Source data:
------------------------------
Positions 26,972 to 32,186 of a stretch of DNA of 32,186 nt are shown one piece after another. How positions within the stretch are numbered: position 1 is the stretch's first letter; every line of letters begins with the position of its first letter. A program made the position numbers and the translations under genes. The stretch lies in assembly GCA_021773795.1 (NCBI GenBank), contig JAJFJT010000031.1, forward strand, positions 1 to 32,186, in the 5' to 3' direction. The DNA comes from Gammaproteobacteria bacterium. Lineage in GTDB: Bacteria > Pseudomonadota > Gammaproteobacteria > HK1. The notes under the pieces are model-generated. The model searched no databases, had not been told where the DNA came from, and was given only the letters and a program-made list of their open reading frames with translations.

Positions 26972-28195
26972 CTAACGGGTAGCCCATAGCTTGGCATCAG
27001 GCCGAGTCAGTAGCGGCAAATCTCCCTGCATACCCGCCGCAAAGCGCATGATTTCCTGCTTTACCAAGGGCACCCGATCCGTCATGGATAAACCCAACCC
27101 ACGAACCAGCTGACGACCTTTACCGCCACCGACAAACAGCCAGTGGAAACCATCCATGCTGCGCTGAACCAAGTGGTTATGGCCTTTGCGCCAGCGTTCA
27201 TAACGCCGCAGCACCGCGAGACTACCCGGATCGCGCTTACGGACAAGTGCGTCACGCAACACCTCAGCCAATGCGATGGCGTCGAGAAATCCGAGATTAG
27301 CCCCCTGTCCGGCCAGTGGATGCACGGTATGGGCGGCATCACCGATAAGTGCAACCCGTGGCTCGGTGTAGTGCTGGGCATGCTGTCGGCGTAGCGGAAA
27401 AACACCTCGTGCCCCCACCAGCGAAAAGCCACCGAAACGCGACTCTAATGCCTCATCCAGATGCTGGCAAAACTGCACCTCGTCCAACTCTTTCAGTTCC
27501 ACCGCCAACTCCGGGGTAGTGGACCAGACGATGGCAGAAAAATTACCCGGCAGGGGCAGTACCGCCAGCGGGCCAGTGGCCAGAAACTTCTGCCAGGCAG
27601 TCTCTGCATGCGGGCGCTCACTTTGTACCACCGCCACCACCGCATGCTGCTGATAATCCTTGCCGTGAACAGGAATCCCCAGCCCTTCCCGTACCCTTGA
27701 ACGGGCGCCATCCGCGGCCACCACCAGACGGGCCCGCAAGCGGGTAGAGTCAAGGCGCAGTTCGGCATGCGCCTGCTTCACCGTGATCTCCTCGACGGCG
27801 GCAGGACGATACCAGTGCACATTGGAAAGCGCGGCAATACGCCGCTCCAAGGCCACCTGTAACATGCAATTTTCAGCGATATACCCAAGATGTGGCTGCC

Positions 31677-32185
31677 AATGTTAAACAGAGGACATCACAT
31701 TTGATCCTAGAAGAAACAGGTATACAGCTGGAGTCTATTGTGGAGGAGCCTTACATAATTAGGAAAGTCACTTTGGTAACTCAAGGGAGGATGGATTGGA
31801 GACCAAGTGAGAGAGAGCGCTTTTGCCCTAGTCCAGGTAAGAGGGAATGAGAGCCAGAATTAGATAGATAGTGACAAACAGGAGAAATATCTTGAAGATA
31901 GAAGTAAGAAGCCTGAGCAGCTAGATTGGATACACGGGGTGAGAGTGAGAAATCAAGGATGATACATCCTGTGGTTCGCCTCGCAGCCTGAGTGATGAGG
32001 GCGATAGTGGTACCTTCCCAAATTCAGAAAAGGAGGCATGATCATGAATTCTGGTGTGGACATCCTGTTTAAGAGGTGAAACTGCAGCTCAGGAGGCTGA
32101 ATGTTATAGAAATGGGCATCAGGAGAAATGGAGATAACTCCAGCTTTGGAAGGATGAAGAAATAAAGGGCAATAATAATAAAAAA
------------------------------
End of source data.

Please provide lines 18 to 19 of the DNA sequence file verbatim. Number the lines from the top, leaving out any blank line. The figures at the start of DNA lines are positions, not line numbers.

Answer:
32001 GCGATAGTGGTACCTTCCCAAATTCAGAAAAGGAGGCATGATCATGAATTCTGGTGTGGACATCCTGTTTAAGAGGTGAAACTGCAGCTCAGGAGGCTGA
32101 ATGTTATAGAAATGGGCATCAGGAGAAATGGAGATAACTCCAGCTTTGGAAGGATGAAGAAATAAAGGGCAATAATAATAAAAAA